The German Tamariske, Myricaria germanica, was formerly a communal shrub on our rivers from the upper reaches to the deepest locations. But since then, the picture of our flowing waters has changed drastically with the regulation and straightening of rivers for the purpose of preparing neighbouring land and, above all, the supposed reduction of harmful floods. The dynamics have been deprived of the rivers and thus the space for wild river landscapes with great relocation areas, as they still exist on the Tagliamento, for example. The rest in the cessury of the power of the rivers led to the construction of power plants and slurry restraints, the latter especially on the feeders to the larger floods. This lays the foundation for the decline in Tamarisken populations, which specialises in dynamic shore pioneering sites. This led to the fact that Myricaria germanica now has to be classified as “endangered by extinction” or has already died in sub-regions due to its pronounced rarity.
The “Artenschutzprojekt Deutsche Tamariske” attempted to show the possibilities and prospects of a re-establishment of Myricaria germanica in the Gesäuse. Building on the findings gained, the resettlement project Deutsche Tamariske in the Gesäuse National Park was launched. The project findings and results that have been achieved so far are documented with this report. They include a collection of know-how on tamariske, obtained from various re-establishment attempts in Austria and South Tyrol, as well as observations at autochthonous sites. With a photo monitoring of selected locations in the Gesäuse, potential relocation areas were observed over a growing season and their dynamics were documented and interpreted. In the Gstatterboden area, a specifically planned planting garden was built, which serves the pre-cultivation of tamarisks. The aim is to ensure that tamarisks are cultivated in sufficient numbers and as fully developed plants in order to have them properly prepared for application within the national park. In another chapter, the previous application tests in the national park are documented and finally the collected findings for future applications are compiled.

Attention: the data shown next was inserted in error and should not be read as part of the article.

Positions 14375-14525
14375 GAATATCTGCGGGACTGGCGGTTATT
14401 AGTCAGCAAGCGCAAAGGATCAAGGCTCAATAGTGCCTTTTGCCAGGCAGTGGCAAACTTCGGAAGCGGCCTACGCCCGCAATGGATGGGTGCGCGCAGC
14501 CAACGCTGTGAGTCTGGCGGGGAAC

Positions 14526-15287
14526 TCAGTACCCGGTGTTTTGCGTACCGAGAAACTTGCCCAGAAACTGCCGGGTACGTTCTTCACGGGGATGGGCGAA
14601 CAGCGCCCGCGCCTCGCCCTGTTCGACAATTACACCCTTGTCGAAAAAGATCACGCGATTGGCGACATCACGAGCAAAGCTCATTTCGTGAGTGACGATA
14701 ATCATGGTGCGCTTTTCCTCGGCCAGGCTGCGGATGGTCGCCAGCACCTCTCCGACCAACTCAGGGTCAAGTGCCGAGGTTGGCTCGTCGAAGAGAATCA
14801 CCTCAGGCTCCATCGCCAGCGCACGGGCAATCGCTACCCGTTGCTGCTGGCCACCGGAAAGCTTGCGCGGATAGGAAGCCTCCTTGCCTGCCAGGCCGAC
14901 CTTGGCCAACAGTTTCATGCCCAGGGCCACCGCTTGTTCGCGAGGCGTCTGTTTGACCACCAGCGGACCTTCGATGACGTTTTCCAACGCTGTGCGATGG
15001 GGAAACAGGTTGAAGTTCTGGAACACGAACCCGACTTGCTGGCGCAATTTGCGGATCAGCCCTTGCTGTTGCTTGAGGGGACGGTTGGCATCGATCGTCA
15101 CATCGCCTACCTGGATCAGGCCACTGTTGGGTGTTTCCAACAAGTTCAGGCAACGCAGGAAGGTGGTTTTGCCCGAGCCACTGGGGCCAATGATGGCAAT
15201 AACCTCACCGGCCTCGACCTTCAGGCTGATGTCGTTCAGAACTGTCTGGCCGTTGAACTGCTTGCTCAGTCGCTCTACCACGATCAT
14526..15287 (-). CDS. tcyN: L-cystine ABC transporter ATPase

To which in the foreseeable future the German Tamariske, Myricaria germanica, returns to the Gesäuse and a stable, self-sustaining population can be built.
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